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#602499 09/08/21 11:32 AM
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New member here. I own numerous double barrel shotguns and consider myself somewhat knowledgeable but found myself stumped. I found a gun case at my Dad's house who passed away several years ago. In it was an engraved Colt 1878 double and a James Ashton & Son double. The latter is highly engraved with an English style straight stock. I can't find any information on this and from looking it over briefly last night I didn't even see a serial number off hand to include under the barrels. Any help in just identifying it is appreciated.
Not sure how to post pictures.

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Most everything you’ll want to know about the Ashton & Son double will be told on the barrel & action flats. The proof marks will give an indication on where and when the gun was produced. The other stuff like where the maker was from, if they were an actual maker of guns or retailer, etc will be a little more difficult to pin down. I’m sure someone will be along shortly with some information on the makers.

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Looking over it more tonight the barrels are marked James Ashton & Sons Huntingdon. On the receiver flat is a GB with crown proof,
a V with Crown, P with crown, 13 on one side, and 12B and 14M along with NOT FOR BALL.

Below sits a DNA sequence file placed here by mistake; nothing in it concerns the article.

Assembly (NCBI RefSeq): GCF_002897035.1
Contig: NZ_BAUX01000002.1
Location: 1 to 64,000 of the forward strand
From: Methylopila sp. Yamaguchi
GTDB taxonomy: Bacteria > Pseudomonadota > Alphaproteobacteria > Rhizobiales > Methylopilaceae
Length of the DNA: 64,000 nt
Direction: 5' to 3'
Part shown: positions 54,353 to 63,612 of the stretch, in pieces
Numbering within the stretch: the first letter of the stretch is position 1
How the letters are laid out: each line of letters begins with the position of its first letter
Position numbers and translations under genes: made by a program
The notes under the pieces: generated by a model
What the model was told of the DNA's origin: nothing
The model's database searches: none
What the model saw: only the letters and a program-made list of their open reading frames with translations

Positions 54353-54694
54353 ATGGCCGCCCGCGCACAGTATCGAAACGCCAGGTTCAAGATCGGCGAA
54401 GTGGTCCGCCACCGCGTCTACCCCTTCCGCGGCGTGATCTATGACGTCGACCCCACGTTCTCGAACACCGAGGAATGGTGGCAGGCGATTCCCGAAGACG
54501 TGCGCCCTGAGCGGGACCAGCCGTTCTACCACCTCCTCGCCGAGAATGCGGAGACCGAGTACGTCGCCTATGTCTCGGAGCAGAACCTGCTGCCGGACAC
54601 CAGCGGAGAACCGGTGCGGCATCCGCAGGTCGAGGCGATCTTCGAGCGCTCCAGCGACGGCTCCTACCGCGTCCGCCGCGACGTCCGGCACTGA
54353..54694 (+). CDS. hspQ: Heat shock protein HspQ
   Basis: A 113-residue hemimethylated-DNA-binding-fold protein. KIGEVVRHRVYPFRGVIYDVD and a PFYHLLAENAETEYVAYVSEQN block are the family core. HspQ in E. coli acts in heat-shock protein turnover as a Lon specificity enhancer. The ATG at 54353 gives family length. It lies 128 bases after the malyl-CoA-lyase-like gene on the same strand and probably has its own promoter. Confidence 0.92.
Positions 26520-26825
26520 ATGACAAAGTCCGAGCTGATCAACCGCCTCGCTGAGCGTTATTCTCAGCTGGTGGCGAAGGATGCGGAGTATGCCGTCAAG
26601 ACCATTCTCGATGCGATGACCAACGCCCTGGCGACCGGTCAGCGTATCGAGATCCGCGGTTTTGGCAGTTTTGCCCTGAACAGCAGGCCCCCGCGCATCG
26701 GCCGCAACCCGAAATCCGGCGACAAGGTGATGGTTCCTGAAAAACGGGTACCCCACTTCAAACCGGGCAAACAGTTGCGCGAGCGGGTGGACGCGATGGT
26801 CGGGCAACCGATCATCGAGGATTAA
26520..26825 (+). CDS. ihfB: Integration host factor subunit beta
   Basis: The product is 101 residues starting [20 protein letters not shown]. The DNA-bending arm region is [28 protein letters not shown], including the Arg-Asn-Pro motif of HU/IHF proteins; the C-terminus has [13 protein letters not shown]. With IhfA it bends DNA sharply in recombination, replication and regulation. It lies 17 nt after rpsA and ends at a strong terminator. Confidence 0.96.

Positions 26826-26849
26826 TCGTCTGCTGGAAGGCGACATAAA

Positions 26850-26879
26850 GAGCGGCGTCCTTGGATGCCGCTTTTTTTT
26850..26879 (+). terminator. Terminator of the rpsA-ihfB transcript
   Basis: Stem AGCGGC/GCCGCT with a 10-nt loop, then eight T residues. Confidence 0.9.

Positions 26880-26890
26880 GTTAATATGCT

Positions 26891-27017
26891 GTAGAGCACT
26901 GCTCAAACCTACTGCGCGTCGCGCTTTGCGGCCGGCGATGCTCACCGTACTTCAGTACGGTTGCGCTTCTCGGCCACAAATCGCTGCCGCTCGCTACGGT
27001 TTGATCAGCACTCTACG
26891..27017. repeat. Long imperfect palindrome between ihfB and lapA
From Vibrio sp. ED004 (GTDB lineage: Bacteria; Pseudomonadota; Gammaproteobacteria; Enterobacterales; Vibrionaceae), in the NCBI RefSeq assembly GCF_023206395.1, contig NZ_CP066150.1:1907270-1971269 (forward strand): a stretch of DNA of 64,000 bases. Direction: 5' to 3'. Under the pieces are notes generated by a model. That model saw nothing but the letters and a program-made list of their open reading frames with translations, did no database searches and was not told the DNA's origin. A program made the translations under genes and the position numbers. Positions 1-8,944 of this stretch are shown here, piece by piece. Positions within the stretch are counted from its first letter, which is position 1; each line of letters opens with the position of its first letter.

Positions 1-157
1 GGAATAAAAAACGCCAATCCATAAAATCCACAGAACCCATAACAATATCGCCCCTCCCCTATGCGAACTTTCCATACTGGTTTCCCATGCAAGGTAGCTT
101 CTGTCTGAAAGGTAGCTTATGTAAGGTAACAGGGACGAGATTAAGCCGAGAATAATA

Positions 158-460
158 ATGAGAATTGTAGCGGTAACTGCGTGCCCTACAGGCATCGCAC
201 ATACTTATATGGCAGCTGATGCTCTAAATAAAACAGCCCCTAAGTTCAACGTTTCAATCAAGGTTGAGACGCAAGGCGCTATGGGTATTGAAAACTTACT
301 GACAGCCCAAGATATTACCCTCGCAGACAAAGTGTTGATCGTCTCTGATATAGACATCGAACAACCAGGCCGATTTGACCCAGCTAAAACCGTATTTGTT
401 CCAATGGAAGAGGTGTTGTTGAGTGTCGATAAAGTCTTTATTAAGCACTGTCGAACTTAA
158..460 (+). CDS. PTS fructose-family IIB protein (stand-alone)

Has absolutely beautiful engraving on it.

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Those proof marks are indicative of the dates of proof of 1875 until 1887. I suspect that James Ashton & Sons, Huntingdon were what the British call iron mongers (here we would say hardware store owners) and the gun was purchased by them from a Birmingham gunmakers who directed that the James Ashton name be engraved upon the gun in the actual gunmakers instructions to the engraver (common practice in the gun trade). Nigel Brown in his Vol 2 book page 159 references a gun tradesman Thomas James Ashton in Whittal street, Birmingham in the 1870's; but it appears that this Thomas James Ashton did not make complete guns.

Both Authors, Boothroyd and Brown in their books record a firm of Ashton & Brown in York Street, Birmingham circa 1870 as gunmakers---this firm does not seem connected to your gun.

Maybe someone here has a directory of iron mongers of the time frame and can comment on whether James Ashton & Sons were such a firm.

Last edited by bushveld; 09/08/21 06:05 PM.
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I had a quick search and find that there is still an Ashton & Sons listed as builders at St. Ives near Huntingdon. Maybe a family connection from a bit back as I suspect like bushveld that it will be a 'Hardwear Shop' type gun. Nothing wrong in that as it was quite common practice for rural hardwear shops to advertise guns with their names on that were made in the Birmingham trade and that makes them a devil of a job to research. St. Ives is very close by and hardwear trade to building trade is not such a giant leap. Another useful source for information of this kind and one that I have often used is the local museums. Huntingdon has one but called the Cromwell Museum because of Oliver Cromwell's association with the town but they will cover most general stuff and have street directories from way back that should provide a clue. I have always found them most obliging. Try https://www.cromwellmuseum.org/ Good luck. Lagopus.....

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H, Blackmore in his book Gunmakers of London records the Ashton fanily of gunmakers active1628- -1858. Blackmore also states that this family also used the name Asheton & ASton.The Aston Name suggests a Birmingham connection .Could this be an example of a Birmingham maker resurecting an old family name?

Last edited by Roy Hebbes; 09/15/21 01:27 PM. Reason: typo

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